If logic can’t be used to justify reason, can an appeal to irrationality?

kantian noumenalism

Philosophers debate the nature of reality and its link to knowledge. They exclude the Christian explanation from their considerations. The result is chaos. Logic can’t justify its own existence. If being logical can’t explain reason, maybe we should embrace being illogical? Let’s see how that works out. . . . Continue reading

Reason alone is incapable of rationally justifying its own existence

fractals in nature

People are committed to basic beliefs (called presuppositions) which they have not necessarily proven, and yet they interpret all of reality in terms of those presuppositions. They cannot function in this world without first assuming these basic beliefs. Continue reading

How do we go about determining truth and knowledge? Classical problems with no earthly answers.

Colosseum

Historically, there have been three areas of philosophy that philosophers have debated over, and these areas can be illustrated with three questions: what is the nature of reality (metaphysics); how do we know what we know (epistemology); and what is the proper way to live (ethics). Continue reading

A Conversation With an Unbeliever

destroy foundations

The following conversation is inspired by true events — mostly conversations with unbelievers on Facebook. It’s not representative of any single person, but it’s a combination of many different conversations distilled into one that’s representative of the general content of the unbeliever’s arguments and reasoning process.  Continue reading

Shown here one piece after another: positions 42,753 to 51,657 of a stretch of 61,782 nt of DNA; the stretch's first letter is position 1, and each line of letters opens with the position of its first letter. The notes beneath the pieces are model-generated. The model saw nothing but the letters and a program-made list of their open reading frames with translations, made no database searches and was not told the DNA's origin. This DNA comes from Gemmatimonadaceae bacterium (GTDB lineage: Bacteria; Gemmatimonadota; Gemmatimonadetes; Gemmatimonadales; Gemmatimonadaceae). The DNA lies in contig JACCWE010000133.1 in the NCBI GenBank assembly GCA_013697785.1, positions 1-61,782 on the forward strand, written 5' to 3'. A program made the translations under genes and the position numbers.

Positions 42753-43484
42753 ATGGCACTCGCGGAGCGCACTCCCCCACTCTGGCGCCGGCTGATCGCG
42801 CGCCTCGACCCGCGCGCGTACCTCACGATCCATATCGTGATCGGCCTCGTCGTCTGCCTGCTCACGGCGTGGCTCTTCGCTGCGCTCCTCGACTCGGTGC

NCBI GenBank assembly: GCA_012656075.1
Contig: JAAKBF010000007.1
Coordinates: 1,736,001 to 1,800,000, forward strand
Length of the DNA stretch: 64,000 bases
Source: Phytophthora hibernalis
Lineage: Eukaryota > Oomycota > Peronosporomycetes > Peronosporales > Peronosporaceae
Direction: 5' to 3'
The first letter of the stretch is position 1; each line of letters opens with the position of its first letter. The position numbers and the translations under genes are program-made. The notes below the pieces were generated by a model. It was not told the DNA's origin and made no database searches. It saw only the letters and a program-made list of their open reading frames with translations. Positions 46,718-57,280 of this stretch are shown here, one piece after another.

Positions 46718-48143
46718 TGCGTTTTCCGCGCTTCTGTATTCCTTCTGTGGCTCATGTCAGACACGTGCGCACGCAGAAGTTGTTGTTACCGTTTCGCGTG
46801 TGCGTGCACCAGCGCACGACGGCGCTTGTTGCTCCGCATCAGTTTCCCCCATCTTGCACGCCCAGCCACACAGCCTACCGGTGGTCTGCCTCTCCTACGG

Is the conspiracy view of history Biblical?

conspiracy

Conspiracies: should we believe in them, or not? Does Scripture? Continue reading

6 rival theories to the literal, 24-hour, six-day creation

Creation

If you don’t believe that God created the heavens and the earth and all in them in six literal days, then you probably believe one of these rival theories.  Continue reading

Book Review – Crossed Fingers: How the Liberals Captured the Presbyterian Church

crossed fingers book cover

Though this is a work of historical non-fiction, it reads like gripping historical fiction. It fascinates with its presentation of the drama surrounding the takeover of the most theologically rigorous — and one of the most visibly successful — Christian churches in the history of the Western world.

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